Staring Down Development, Neighbors Seek Historical Recognition for Emancipation Park
Our story begins at a dead end near 13th Street and Walnut Avenue in the Chestnut neighborhood of East Austin, just down the street from where Leslie Padilla has lived for about three years.
You wouldn’t know it from looking at it, but a vacant field just past this dead end is a piece of Austin’s African-American history. About a century ago, this land was home to the city’s annual Juneteenth celebration, which marks the end of slavery in Texas.
Padilla learned about the site’s history when a new condo development was proposed for the land. She and other neighbors have been negotiating with the developer to recognize the historical significance of the site, among other considerations.
The End of Slavery
In 1863, President Lincoln issued the Emancipation Proclamation, ending slavery throughout the nation, but Confederate states didn’t honor the Union order. On June 19, 1865, Union Gen. Gordon Granger arrived in Galveston and announced a proclamation that officially ended slavery in Texas. Word gradually spread to the estimated 250,000 slaves throughout the state. The next year, June 19 was marked with celebrations and political rallies.
Austin’s earliest Juneteenth celebrations were held at Wheeler’s Grove, which is now know as Eastwoods Park near the UT campus. But some decades later, Thomas J. White, a former slave, thought Juneteenth should be held on land owned by black residents themselves. He founded the Emancipation Park Association in 1905, and two years later, it completed the purchase of a 5-acre tract near Rosewood Avenue and Chicon Street.
"To be able to have this site of historical significance for you that you were able to purchase and own as a person who was previously owned by someone else was especially significant for them," says LaToya Devezin, the African-American community archivist with the Austin History Center. "That was one of the reasons why [White] was such a proponent of owning a piece of land.”
But that ownership didn’t last long. About 30 years after the purchase of Emancipation Park, the city of Austin seized the land through eminent domain. It would later house Rosewood Courts, the city’s public housing project, which was at the time specifically for African-Americans. The move was met with much resistance from residents who wanted to continue celebrating Juneteenth there, Devezin said.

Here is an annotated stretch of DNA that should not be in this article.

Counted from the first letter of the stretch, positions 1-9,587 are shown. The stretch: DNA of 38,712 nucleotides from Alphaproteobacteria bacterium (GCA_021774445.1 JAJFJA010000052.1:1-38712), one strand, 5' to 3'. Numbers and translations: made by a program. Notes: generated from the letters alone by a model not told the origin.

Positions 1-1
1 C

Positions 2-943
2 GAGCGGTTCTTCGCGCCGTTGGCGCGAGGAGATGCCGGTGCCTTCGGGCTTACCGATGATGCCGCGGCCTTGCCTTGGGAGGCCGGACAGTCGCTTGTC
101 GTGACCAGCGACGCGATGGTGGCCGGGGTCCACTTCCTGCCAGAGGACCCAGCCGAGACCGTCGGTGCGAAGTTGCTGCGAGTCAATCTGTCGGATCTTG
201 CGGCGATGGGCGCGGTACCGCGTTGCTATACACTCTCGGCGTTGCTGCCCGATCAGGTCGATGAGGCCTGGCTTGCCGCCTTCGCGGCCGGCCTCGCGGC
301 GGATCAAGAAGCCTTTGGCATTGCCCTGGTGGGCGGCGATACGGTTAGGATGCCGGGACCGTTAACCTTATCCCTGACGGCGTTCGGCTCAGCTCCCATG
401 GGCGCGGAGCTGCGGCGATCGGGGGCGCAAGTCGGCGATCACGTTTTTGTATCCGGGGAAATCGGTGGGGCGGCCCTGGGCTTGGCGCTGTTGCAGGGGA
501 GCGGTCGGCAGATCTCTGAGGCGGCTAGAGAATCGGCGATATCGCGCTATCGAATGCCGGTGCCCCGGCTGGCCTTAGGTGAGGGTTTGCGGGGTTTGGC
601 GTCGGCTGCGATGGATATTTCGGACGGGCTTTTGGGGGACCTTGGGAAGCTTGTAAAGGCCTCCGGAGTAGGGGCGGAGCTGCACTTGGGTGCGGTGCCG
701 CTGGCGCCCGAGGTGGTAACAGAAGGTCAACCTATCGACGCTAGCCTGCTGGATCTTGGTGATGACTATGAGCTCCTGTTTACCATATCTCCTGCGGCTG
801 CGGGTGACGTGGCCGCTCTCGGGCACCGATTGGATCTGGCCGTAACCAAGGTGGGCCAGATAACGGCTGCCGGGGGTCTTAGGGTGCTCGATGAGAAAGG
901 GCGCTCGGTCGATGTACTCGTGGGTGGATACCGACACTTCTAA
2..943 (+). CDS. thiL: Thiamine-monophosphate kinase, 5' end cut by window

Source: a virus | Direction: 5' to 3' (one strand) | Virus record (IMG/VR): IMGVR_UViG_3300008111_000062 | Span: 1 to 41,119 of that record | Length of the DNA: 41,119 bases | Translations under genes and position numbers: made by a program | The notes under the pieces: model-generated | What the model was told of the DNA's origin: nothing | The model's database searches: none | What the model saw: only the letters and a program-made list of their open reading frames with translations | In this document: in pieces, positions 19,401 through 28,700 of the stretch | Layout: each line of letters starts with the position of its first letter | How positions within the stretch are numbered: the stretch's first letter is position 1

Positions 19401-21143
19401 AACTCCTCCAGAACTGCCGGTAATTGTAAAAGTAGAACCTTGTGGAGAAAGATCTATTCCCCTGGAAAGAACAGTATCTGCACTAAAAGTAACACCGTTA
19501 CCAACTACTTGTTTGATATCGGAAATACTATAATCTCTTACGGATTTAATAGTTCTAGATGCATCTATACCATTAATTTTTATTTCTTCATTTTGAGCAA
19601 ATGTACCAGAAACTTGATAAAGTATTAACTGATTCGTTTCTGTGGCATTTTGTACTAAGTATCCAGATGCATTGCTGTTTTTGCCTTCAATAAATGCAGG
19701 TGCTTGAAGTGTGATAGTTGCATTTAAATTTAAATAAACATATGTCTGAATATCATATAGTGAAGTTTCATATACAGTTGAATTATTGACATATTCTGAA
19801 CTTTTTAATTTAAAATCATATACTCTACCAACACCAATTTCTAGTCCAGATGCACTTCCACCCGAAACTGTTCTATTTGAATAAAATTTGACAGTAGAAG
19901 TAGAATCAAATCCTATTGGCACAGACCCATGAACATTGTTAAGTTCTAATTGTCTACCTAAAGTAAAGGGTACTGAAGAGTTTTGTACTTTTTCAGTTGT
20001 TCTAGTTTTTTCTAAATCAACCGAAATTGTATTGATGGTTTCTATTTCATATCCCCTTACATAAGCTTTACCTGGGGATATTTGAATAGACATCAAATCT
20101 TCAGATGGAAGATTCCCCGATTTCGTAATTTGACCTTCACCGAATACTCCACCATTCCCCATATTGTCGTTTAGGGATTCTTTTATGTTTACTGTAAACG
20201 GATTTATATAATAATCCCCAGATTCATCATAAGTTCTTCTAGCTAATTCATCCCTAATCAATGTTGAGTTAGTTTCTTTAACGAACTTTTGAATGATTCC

“Sense of place and trying to find a sense of home in Austin and in Travis County has always been such a struggle for African-Americans here," she said, "because it seems like once you put down roots, you have to move."
In fact, the site of Emancipation Park has been relocated several times: from Wheeler’s Grove to the property purchased by White’s association and later to Rosewood Park, where Juneteenth celebrations are still held today.
Recognition and Consideration
Ariane Corcoran attended high school in east Austin and recently bought a home in the Chestnut neighborhood. To her, the confusion around this park’s location speaks to a lack of recognition of Austin’s African-American history.
“Most Texans should feel like it’s their history,” Corcoran said. “I am also black, so it is my personal legacy, I feel like, and my family, and I think it’s just really sad when we get so far away from certain populations’ meaningful sites, and we have a really easy time preserving other ones.”
The parcel falls into the city’s transit-oriented development plan for MLK Jr. Boulevard. That means it should ideally allow for easy access to the nearby Capital MetroRail line. Six years ago, neighbors struck a deal with a developer looking to build on the property. They asked that the new construction include a pedestrian walkway to the rail station, a memorial to Emancipation Park, and 40 percent affordable housing.
But before that happened, the property was sold. Padilla said neighbors don’t have a guarantee that the new owner, who wants to put up a five-story condo building, will honor those considerations.
“We’re in a position of just having to accept that this is all going forward, right?” Padilla said. “There’s really still no consideration that perhaps the property shouldn’t be turned into luxury condos at all.”
The property owner, Shravan Parsi, didn’t reply to interview requests, but a representative outlined his development plans at a recent meeting of the city’s Planning Commission. Parsi doesn’t plan to include a walkway to the rail line, but he’s offered to build a memorial and 20 percent affordable housing -- if the commission loosens a rule that would let him proceed with his plans. When the commission takes up the case, it’ll be the only chance neighbors have to testify about the future of the site.
“I would love it if more people who do remember using the park actually could have a say in what happens to it,” Padilla said. "That hasn’t happened at all."
History for All
One person who remembers is 86-year-old Scottie Ivory. The former activist has lived in Chestnut for about 60 years and grew up attending Juneteenth celebrations at the former Emancipation Park site nearby.
“I’ve been very, very angry because our neighborhood is completely changed,” she said. “Everybody’s got history except us.”
Ivory said that if the site is going to be redeveloped, she’d like to see it offer some sort of public benefit to neighbors, like better access to public transit. She hopes, at the very least, to get a monument to the old Emancipation Park.
The Planning Commission will discuss the case on Feb. 14.